Thursday, March 19, 2009

I'm Fast and Furious

A few moments ago, I saw a preview for the newest installment of The Fast and The Furious series. This reminded me of a proud moment of which I feel the world should be aware. It was during the infamous Superbowl commercials when I first discovered they were making yet another Fast & Furious. As though this wasn't awesome enough, the original cast is back for this one! I must tell you that this is not sarcasm--I'm legitimately excited. I like The Fast and the Furious. Sometimes, when I'm driving around I listen to the theme song from 2 Fast 2 Furious (when I'm not listening to Move Bitch, also by Ludacris).

But we are not here to debate the caliber of my cinematic choices; so let's get back to the story.
The preview comes on, and one of my friends said, "Oh my God! There's a third Fast and Furious movie?!" Not only did I need to correct her, but I detected disgust in her voice, so I also needed to defend these fine films.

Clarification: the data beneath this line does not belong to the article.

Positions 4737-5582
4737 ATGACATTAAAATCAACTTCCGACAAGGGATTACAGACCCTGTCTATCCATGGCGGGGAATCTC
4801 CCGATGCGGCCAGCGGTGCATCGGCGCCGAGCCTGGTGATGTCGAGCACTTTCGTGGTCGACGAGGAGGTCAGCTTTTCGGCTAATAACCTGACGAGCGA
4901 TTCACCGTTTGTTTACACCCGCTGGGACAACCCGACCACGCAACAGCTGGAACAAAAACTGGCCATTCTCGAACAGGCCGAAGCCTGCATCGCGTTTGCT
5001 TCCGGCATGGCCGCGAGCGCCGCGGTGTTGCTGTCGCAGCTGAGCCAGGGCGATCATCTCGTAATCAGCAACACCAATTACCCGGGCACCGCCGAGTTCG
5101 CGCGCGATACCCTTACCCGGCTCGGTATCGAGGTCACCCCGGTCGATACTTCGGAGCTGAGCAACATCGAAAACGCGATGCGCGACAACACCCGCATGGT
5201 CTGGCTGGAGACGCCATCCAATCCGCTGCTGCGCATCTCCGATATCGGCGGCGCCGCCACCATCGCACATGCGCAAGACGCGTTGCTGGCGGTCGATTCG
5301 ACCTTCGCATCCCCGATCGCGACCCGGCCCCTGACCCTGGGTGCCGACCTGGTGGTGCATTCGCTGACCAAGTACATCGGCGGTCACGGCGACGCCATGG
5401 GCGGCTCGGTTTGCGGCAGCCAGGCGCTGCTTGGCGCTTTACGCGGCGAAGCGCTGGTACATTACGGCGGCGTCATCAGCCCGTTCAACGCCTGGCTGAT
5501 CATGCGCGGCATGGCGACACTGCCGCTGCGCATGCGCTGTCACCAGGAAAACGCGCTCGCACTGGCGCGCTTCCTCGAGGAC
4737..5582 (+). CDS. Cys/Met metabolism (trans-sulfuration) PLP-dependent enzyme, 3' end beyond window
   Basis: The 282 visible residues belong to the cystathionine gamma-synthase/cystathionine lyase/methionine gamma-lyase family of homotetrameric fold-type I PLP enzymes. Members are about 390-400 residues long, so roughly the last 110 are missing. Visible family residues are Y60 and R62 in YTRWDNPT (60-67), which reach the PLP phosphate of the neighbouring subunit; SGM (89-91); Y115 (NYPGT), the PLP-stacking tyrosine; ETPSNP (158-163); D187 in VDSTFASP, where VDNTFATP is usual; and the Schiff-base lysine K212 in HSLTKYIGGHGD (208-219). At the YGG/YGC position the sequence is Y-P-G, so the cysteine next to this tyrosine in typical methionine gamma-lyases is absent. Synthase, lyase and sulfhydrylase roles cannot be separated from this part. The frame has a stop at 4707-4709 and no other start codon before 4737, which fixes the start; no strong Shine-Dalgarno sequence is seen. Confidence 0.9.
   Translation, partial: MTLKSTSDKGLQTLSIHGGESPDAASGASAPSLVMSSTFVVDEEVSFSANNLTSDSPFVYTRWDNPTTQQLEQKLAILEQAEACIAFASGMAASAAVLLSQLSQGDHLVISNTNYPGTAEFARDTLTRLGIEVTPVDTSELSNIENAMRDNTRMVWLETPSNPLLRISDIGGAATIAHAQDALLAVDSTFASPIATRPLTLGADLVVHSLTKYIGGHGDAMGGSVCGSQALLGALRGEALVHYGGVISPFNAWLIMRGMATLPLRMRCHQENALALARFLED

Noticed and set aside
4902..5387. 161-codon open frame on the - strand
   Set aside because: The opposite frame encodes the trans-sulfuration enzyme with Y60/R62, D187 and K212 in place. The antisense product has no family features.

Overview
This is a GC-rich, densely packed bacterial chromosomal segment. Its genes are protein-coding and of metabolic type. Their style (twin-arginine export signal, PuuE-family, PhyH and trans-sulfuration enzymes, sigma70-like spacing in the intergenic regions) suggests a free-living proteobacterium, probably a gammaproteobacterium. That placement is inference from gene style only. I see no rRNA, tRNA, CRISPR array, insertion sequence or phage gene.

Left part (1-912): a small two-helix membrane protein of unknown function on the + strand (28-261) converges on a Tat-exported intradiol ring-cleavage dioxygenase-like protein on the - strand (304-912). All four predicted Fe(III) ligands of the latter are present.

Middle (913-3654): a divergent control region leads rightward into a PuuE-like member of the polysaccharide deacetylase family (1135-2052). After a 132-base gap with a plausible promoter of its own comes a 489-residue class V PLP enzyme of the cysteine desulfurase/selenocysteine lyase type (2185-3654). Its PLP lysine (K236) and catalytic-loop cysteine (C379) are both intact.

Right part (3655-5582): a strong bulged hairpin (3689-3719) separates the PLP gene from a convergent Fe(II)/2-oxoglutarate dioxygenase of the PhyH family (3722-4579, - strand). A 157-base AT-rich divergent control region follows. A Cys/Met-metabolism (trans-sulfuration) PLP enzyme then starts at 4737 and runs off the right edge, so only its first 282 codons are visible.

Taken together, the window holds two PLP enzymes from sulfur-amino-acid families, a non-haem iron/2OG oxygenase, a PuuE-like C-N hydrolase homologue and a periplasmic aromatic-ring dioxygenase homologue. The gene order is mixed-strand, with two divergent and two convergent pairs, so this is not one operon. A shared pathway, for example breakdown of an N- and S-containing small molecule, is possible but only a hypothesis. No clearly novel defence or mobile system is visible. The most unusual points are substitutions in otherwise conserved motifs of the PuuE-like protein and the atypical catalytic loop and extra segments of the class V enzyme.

"No," I said, "this is the fourth."
"No way," she exclaimed in great disbelief.
"Allow me to explain," I began, "First, there was The Fast and the Furious. Next came 2 Fast 2 Furious. Then we have The Fast and the Furious: Tokyo Drift...which was the third. And now this one, hence there are four Fast and Furious films."

I've had a lot of proud moments in my life, but defending the Fast and Furious films is up there among the proudest.

Tulips: The Evolutionary Enigma

Some of my time at Kroger is spent in the floral department. Much of this time consists of me standing around, thinking of things. Coincidentally, much of my time in the meat department is spent exactly the same way.

This time well spent is responsible for a variety of my revelations; one of the more recent revelations involves the tulip. While making [many] Valentine's arrangements, tulips gave me more trouble than any other flower. They have a quality that makes arranging them a tricky task.

I like tulips, they're great...and yet puzzling. Much like other flowers, tulips open as they bloom. However, they reach a point at which they just fall over. It's almost like they over-bloom. They open up to a point at which the stem is not strong enough to support the flower. Enter, my revelation: tulips are the result of some form of floral inbreeding.

Wouldn't you think that the inability to support one's head be something that natural selection would have addressed at some point? No such animal would survive in the wild, and yet the tulip continues to thrive.

iPhone has saved the day once again, by snapping a few photos for your evaluation of this evolutionary enigma.